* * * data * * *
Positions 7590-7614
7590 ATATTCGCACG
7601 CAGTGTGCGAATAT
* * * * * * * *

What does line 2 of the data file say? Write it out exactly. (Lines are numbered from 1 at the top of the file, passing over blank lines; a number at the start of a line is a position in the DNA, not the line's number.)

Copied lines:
7590 ATATTCGCACG